, according to a modeling study published Aug. 26 online in Nature.
Jeffrey Shaman, PhD, professor in the department of environmental health sciences and director of the climate and health program at the Columbia University Mailman School of Public Health, New York City, and colleagues developed a model to simulate how SARS-CoV-2 was transmitted within and between all 3,142 counties in the United States.
In their model, the researchers considered migration data between counties, the observed case numbers, and estimates of infections based on the number of people who test positive for SARS-CoV-2 antibodies.
The United States had the highest number of confirmed COVID-19 cases and deaths in the world during 2020. More than 19.6 million cases were reported by the end of the year.
But the authors point out that “69% of the population remained susceptible to viral infection.”
The researchers also studied the ascertainment rate, or the ratio of detected cases to the number of confirmed cases. Nationally, that value increased from 11.3% in March 2020 to 24.5% in December 2020.
That’s one of the biggest pandemic lessons from the data, Dr. Shaman said: “It is vitally important when there is an outbreak and you’re counting cases that there are many more people infected in your community who are contagious than reported cases. Each individual is infectious for multiple days, and there are many more unreported cases.”
That applies now with the Delta variant, he said.
“Vaccinated people who get infected with the Delta variant are part of the transmission chain,” he said.
Fatality rates dropped
Some of the data were very positive, Dr. Shaman told this news organization. The infection fatality rate fell from 0.77% in April to 0.31% in December. The authors suggest that that may be because of improvements in diagnosis and treatment, patient care, and reduced disease severity.
However, the fatality rate was still nearly four times as high as the estimated fatality rate for seasonal influenza (0.08%) and the 2009 influenza pandemic (0.0076%), the authors point out.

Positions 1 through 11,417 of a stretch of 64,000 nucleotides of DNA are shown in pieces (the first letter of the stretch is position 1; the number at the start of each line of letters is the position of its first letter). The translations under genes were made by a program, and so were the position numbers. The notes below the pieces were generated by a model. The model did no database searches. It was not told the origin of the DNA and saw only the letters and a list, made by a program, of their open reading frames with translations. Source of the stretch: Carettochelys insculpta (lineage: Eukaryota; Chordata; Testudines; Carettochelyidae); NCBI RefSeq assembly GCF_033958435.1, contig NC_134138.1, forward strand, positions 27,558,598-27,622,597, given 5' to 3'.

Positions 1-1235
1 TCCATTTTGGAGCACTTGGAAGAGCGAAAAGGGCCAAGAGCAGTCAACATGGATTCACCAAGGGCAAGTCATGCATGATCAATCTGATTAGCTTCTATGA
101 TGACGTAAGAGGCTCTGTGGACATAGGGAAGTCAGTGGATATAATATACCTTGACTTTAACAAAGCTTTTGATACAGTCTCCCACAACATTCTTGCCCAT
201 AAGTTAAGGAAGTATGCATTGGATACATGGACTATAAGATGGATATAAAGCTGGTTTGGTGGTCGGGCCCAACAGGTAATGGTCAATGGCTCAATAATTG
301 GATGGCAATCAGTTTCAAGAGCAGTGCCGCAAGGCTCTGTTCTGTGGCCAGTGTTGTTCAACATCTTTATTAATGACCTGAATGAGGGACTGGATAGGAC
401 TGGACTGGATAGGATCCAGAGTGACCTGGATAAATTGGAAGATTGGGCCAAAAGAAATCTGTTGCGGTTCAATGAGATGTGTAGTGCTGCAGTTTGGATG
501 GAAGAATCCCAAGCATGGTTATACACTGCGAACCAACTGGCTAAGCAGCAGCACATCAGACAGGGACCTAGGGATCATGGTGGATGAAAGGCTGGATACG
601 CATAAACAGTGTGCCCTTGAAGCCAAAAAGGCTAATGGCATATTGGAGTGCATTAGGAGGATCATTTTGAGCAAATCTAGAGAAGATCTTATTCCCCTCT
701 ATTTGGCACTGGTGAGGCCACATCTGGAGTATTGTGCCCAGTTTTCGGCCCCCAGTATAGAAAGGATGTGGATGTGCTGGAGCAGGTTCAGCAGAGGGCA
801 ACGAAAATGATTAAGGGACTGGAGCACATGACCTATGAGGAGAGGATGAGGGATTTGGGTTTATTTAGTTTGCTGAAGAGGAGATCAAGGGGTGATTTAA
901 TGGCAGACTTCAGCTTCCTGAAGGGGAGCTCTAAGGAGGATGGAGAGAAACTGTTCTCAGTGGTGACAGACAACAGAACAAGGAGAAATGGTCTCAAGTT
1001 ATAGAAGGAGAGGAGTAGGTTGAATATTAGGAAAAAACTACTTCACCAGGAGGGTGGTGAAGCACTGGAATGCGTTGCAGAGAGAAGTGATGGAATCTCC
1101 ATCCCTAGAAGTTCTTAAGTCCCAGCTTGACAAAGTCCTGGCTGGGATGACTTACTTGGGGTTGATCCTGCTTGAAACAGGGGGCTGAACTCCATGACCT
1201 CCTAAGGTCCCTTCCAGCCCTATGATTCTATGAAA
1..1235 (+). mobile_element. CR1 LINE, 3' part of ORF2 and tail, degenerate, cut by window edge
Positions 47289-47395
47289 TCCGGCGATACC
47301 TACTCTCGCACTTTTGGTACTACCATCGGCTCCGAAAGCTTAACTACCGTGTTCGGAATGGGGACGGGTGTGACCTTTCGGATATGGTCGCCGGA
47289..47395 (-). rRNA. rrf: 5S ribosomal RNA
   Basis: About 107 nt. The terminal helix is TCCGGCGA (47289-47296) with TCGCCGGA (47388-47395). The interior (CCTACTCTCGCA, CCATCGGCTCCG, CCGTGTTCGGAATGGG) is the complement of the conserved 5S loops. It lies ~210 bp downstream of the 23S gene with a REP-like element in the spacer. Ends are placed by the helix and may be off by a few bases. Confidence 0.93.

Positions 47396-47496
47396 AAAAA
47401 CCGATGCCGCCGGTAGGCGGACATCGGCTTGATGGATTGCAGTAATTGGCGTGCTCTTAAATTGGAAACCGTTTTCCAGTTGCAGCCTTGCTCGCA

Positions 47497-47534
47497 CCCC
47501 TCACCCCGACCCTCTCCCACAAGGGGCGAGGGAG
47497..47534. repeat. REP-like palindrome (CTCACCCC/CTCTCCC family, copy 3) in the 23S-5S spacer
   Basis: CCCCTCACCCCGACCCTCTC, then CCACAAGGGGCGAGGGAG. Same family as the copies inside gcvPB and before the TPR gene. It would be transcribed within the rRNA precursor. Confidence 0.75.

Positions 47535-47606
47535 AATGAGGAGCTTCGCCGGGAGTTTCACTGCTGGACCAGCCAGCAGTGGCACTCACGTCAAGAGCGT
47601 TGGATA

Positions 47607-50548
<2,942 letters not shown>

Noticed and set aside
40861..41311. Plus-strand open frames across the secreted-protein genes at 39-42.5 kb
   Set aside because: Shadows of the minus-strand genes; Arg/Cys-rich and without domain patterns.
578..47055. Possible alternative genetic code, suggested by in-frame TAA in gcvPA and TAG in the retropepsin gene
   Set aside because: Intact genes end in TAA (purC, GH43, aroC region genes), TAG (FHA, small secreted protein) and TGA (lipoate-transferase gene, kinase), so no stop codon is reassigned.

Joe K. Gerald, MD, PhD, associate professor and program director of public health policy and management at the University of Arizona, Tucson, told this news organization that this article helps confirm that COVID is much deadlier than the flu and that the intensity of the response has been appropriate.
“We should be willing to invest a lot more in mitigating COVID-19 than seasonal influenza because it has much greater consequences,” he said.
The numbers emphasize that testing must improve.
“We didn’t have enough tests available, and they weren’t easily accessible. For much of the year we were flying in the dark,” Dr. Gerald said.
The number of tests has increased this year, he acknowledged, but testing still lags. “We just can’t miss this many infections or diagnoses and hope to gain control,” he said.
The study also points out the huge variation by state and by county in infections and deaths, and that variation continues. Gerald noted that the varied numbers make it difficult for some regions to accept broader mandates, because the threat from COVID-19 appears very different where they are.
“We have to think about regions, how many people are susceptible, and what the testing capacity is,” he said. “States and even counties should have some leeway to make some important public health decisions, because local conditions are going to differ at different points in time.”